Who will win on Oscar night?

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They might be screwy. You never know with predictions. Meteorologists, a lot of them pretty smart, predicted a “tough” winter a few months back. Instead we got a season better described as “Roland Emmerich disaster movie material.”

But this year, despite all the nomination day predictions I made in haste and repented at leisure, I'm going with the London oddsmakers for the most Hollywood of events. I speak of the Academy Awards. The London bookies, among others, have “12 Years a Slave” winning the best picture award at Sunday's ceremony (8:30 p.m. Eastern, ABC). A few weeks ago the race seemed quite tight between “12 Years a Slave,” “Gravity” and “American Hustle.”

It feels looser now.

So how might the evening go for you, the Oscar viewer?

Early on, in and among the design and technical awards, we'll learn who won best supporting actress and best supporting actor, a sop to the movie star-besotted. These are fairly easy to call: Lupita Nyong'o will likely take one home for “12 Years a Slave,” unless June Squibb pulls a Cinderella story for “Nebraska.” And Jared Leto is a solid bet for his funny-yet-tragic turn in “Dallas Buyers Club.”

If Nyong'o scores, she'll probably be alone among the three nominated performers for her picture. If front-runner Leto wins, by contrast, it'll be the first half of a one-two emotional punch, paving the way for Matthew McConaughey's best actor win to come. When the 1932 MGM star vehicle “Grand Hotel” won best picture, it won for best picture and nothing else. Since then the best picture winners have garnered at least three statuettes. “12 Years a Slave” might join that three-win club, whose members include best picture winners “Crash” and “Rocky.”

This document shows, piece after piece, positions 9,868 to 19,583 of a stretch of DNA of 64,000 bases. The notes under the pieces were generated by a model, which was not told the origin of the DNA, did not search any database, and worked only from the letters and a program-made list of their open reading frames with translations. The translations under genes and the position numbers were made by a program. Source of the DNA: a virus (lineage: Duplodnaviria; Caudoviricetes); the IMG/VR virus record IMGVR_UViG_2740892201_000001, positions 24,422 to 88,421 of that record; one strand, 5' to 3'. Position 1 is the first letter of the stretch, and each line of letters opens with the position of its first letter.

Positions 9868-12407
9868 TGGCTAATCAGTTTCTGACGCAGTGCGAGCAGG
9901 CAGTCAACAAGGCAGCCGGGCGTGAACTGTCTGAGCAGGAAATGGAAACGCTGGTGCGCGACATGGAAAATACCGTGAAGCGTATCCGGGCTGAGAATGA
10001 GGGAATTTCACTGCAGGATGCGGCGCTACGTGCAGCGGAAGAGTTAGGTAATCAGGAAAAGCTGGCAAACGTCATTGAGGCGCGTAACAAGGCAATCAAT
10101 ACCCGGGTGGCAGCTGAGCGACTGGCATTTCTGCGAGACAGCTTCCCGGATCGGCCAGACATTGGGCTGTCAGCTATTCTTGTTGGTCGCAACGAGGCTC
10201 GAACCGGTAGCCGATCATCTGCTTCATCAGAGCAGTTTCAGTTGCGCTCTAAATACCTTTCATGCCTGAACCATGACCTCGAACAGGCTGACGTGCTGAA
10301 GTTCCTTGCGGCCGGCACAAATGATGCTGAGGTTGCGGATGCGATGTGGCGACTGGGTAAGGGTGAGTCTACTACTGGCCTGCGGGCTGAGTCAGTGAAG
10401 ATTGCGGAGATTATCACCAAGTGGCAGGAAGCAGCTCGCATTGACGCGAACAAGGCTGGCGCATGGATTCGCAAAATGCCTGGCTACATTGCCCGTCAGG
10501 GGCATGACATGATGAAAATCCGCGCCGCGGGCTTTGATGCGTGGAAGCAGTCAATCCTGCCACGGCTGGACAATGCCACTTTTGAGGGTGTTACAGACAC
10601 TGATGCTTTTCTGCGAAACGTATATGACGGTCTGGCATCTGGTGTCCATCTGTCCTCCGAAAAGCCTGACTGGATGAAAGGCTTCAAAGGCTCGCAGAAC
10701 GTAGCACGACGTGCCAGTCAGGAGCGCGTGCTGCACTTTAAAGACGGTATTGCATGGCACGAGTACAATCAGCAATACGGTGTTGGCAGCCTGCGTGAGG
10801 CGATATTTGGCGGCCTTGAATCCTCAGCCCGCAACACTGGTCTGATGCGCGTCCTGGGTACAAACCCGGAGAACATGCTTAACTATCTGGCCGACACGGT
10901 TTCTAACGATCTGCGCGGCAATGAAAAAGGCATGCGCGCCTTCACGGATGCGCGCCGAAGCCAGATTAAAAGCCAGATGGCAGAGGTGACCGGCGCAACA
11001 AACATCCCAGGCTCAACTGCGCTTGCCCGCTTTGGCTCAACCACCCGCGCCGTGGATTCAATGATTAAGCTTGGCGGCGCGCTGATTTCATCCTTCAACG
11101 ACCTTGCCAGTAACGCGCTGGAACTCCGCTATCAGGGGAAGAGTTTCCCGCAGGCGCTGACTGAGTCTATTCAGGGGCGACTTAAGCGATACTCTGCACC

Now let's talk volume. “Gravity” appears likely to win the most awards Sunday night. Six, let's say, for direction, cinematography, visual effects (duh), original score, sound editing and sound mixing. Or seven, if it also wins for editing.

When you start hearing “Gravity's” title out loud during the Oscar telecast, you can be forgiven for wondering if it's destined to go all the way. It's possible, of course. The London oddsmakers have it as the second-most likely of the nine best picture nominees. But I'm still going with “12 Years a Slave,” and the fact that back in January I predicted a win for “American Hustle,” along with Bruce Dern instead of McConaughey, makes me what film-savvy meteorologists might call a “polar vortex of unreliability.”

Suss the following at your peril. And enjoy the show Sunday night, whether at home, in a bar, at a friend's house or at an undisclosed location.


"12 Years a Slave"


Alfonso Cuaron, "Gravity"


Matthew McConaughey, "Dallas Buyers Club"


Cate Blanchett, "Blue Jasmine"


Jared Leto, "Dallas Buyers Club"


Lupita Nyong'o, "12 Years a Slave"


"The Great Beauty"




John Ridley, "12 Years a Slave"


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